Coaching note: Something to look for will be how new O-line coach Gordy Shaw mixes and matches line combinations, especially early on, in order to get the best possible combination on the field. The 35 plus year coaching veteran tutored some tough lines at Minnesota that dominated the Big10, producing NFL running backs Laurence Maroney and Marion Barber III in the mid-2000s.

Defensive

With second season defensive coordinator David Gibbs able to teach more scheme versus just evaluating players like he did last spring, look for his base 4-3 to throw more complicated blitzes at opponents this season. Gibbs might even show more ‘man-free' looks with bigger athletes in the secondary, particularly at cornerback, thus allowing his two ball hawking safeties more freedom in forcing turnovers as the Coogs led all of college ball last season with a plus 1.92 turnover margin (forcing 43 total turnovers while losing only 18). As with any great defense, it all starts up front:

Defensive Line

The Coogs D-line is stacked, with all nine players from the ‘two-deep' last season returning, led by rush (or stand up) ends Trevor Harris (6'5, 233, Sr.), Eric Eiland (6'2, 236, Jr.) and Tyus Bowser (6'3, 226, So.). Both Harris and Bowser tied with 5 QB sacks with Bowser also adding 11 ‘hurries' to lead the down linemen. Harris also led the linemen with 49 tackles. Strong end Eric Braswell (6'5, 268, Sr.) had a strong 2013 as a hard hitting run stopping end with Cameron Malveaux (6'6, 252, So.) seeing the first action of his career backing him up. Inside at one tackle spot is the line's leader, senior Joey Mbu (6'3, 312), with quietly unassuming but just as effective Tomme Mark (6'3, 288, Jr.) at the other starting spot. Tackles usually won't show up on the stats sheet but the Coogs much improved defense was due to better play in the middle, led by the duo of Mbu and Mark. Perhaps the biggest surprise of the defense, in my eyes, was reserve tackle Jeremiah Farley (6'0, 283, Sr.). While at first glance it might not appear that Farley is big enough to play tackle, the former end uses his explosiveness and leverage to often burst through the line as he led the linemen with 9 tackles-for-loss. B.J. Singleton (6'5, 285, So.) was another youngster who made a huge impact in reserve, especially on special teams as he led the team with 3 blocked kicks. Two other linemen to keep an eye on include sophomore Chauntez Jackson (6'4, 254) who showed enough freakish athleticism and potential along the edge to see action early in the season after switching from tight end, thus burning a potential redshirt. Inside big Nick Thurman (6'3, 285) did redshirt and could see a lot of action this spring to show the coaches what he's got.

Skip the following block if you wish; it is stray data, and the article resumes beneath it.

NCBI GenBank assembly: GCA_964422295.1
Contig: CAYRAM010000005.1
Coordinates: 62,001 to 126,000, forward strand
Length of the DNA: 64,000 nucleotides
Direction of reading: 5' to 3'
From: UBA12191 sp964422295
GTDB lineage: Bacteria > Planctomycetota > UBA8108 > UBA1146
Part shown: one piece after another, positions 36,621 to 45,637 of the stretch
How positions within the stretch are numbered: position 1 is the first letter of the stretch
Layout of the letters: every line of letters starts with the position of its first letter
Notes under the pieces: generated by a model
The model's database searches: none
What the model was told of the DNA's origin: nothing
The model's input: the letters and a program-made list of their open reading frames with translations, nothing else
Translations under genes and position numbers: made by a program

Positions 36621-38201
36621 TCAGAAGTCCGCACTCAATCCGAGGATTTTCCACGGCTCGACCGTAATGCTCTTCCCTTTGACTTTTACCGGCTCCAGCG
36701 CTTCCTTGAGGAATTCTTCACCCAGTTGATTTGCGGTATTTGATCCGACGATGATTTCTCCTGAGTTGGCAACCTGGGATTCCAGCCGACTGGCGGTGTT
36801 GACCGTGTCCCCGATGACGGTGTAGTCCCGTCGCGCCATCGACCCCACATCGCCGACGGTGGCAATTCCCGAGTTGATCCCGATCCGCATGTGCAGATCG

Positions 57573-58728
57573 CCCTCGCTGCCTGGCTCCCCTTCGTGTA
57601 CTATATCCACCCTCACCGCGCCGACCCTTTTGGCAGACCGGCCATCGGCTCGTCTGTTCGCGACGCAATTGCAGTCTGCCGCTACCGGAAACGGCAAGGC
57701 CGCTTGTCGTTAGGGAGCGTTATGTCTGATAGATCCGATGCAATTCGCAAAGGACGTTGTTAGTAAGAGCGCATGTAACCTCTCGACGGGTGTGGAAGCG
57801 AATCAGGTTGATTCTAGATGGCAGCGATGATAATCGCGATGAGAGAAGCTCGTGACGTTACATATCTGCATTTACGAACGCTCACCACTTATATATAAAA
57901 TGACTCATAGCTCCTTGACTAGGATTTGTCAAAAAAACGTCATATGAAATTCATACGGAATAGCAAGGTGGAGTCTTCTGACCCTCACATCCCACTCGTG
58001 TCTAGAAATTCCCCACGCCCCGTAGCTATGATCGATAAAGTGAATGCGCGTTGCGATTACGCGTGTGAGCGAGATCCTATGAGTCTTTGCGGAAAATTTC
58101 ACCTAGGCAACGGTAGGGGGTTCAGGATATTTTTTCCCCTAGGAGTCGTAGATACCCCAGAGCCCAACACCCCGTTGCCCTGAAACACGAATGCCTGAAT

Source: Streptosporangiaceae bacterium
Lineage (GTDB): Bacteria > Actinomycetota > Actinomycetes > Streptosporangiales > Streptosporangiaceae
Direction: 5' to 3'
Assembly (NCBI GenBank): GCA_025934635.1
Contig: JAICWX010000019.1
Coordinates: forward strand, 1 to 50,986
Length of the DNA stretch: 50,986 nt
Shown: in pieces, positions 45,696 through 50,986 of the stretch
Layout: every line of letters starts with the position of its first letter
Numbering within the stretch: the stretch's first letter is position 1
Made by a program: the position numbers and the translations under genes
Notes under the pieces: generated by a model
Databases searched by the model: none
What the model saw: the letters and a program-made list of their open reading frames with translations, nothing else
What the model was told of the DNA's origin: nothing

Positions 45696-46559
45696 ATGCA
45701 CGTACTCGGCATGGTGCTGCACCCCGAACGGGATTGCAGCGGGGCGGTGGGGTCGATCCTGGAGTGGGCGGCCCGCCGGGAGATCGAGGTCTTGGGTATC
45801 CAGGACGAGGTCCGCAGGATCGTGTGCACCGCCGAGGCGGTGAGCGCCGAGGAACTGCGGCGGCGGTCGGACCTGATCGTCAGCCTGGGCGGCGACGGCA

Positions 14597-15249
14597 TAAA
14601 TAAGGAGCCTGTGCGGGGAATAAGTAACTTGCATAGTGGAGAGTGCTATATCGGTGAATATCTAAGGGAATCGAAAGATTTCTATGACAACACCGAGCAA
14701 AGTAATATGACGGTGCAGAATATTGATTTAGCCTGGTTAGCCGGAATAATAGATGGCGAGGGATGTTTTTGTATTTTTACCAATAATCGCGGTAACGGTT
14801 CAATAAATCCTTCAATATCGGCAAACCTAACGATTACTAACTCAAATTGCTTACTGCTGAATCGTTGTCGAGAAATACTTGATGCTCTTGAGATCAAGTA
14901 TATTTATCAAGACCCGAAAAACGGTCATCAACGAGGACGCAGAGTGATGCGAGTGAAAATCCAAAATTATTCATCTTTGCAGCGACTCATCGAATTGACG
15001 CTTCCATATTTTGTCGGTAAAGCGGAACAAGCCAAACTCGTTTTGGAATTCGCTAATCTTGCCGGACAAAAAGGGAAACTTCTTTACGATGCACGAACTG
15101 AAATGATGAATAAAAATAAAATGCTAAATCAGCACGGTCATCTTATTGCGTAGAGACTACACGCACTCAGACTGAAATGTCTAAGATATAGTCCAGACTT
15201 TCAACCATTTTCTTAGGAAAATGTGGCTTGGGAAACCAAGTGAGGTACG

Linebacker